According to Cirium, a London-based global aviation analytics organisation, the airline industry is expected to grow by 47 per cent next year.
Its second annual Airline Insights Review predicts that capacity will return to 2015 levels by the end of next year.
International passengers’ capacity growth—based on the number of seats flown—was wiped out in a matter of months due to the pandemic and its ramifications, according to Cirium.
Strong domestic markets, such as those in the United States and China, saw their economies recover more quickly this year. Domestic flights in China are up 6% this year over pre-pandemic levels.
Domestic flights accounted for 78% of all flights tracked by Cirium for the ten months ending October 31, according to Cirium.
By the end of the month, Qantas and Virgin Australia will have most of their domestic workforce back as well as most of their aircraft.
Virgin Australia will have 84 planes in service; Rex has said it would add eight 737s to its current six; new start up Bonza will have eight planes in service.
Cirium’s CEO, Jeremy Bowen, stated that “the previous year has had its challenges as we continued to fight shifting incidences of COVID-19, novel variants—most recently Omicron—and varying immunisation strategies by country.”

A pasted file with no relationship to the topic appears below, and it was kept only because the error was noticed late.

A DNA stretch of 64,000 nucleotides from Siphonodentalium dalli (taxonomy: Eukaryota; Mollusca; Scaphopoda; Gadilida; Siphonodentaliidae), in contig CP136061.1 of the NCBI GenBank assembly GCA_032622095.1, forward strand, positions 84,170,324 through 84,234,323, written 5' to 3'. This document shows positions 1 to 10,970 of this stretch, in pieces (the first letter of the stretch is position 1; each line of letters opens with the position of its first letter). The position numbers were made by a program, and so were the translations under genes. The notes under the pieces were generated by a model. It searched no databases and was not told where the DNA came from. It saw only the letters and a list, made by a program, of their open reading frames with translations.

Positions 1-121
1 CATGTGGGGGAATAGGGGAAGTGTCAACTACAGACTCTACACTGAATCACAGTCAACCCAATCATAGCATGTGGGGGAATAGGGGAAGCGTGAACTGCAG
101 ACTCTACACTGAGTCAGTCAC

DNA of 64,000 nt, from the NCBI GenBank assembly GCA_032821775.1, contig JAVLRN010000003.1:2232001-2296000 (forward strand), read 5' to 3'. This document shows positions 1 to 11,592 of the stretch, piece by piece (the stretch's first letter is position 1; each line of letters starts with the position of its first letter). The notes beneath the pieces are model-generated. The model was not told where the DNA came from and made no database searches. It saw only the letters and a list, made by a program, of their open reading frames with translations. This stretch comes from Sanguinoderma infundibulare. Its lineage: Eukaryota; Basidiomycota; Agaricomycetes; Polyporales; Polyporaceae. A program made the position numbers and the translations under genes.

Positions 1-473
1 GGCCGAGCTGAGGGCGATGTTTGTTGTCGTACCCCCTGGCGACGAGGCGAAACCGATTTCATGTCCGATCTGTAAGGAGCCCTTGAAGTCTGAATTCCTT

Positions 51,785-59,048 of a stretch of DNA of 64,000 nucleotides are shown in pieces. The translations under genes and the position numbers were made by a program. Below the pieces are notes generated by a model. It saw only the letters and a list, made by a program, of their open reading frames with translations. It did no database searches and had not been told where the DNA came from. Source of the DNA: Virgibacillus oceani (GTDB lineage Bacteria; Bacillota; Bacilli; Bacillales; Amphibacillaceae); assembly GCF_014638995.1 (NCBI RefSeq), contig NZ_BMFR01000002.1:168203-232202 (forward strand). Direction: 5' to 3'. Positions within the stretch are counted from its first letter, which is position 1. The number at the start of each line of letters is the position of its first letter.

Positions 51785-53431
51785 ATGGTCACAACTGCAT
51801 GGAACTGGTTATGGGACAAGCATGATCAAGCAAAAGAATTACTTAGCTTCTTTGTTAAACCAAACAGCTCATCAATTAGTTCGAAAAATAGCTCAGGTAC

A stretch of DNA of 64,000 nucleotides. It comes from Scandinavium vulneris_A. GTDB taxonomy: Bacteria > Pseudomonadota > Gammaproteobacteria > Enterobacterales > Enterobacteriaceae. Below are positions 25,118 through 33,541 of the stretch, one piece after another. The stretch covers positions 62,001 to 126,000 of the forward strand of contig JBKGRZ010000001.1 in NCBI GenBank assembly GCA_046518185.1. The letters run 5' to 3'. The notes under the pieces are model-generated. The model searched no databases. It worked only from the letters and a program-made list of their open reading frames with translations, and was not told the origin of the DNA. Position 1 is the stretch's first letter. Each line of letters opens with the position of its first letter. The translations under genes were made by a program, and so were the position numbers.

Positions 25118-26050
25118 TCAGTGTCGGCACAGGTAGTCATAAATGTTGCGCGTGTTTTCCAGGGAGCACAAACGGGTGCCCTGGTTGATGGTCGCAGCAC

Analysis of 2021 data by Cirium’s experts has led to the development of estimates for 2022 and beyond. Toward the end of 2022, global capacity will return to 2015 levels as more seats are reintroduced to the skies.
Passenger numbers are expected to return to pre-pandemic levels by the end of 2022, according to Cirium’s projections. International passenger traffic is expected to recover two-thirds of 2019 levels.
It also projects that the global passenger fleet in service will increase to 20,700 by the end of 2022—only a few hundred less than at the end of 2019—pre-pandemic.
In 2022, Cirium expects a 36 per cent increase in business travel year-over-year, a shift from the current gradual recovery of business travel.
Furthermore, according to a consulting firm, the impact of aviation on climate change is expected to be a key concern for travellers.
According to Bowen, more attention will be paid to sustainable travel practices, such as younger, more fuel-efficient planes and the ability to assess better the impact of airline travel on global glasshouse gas emissions when normalcy returns.
More fuel-efficient aircraft fleets are being brought back into use by airlines as a means of reducing their carbon footprint and achieving net-zero 2050 objectives.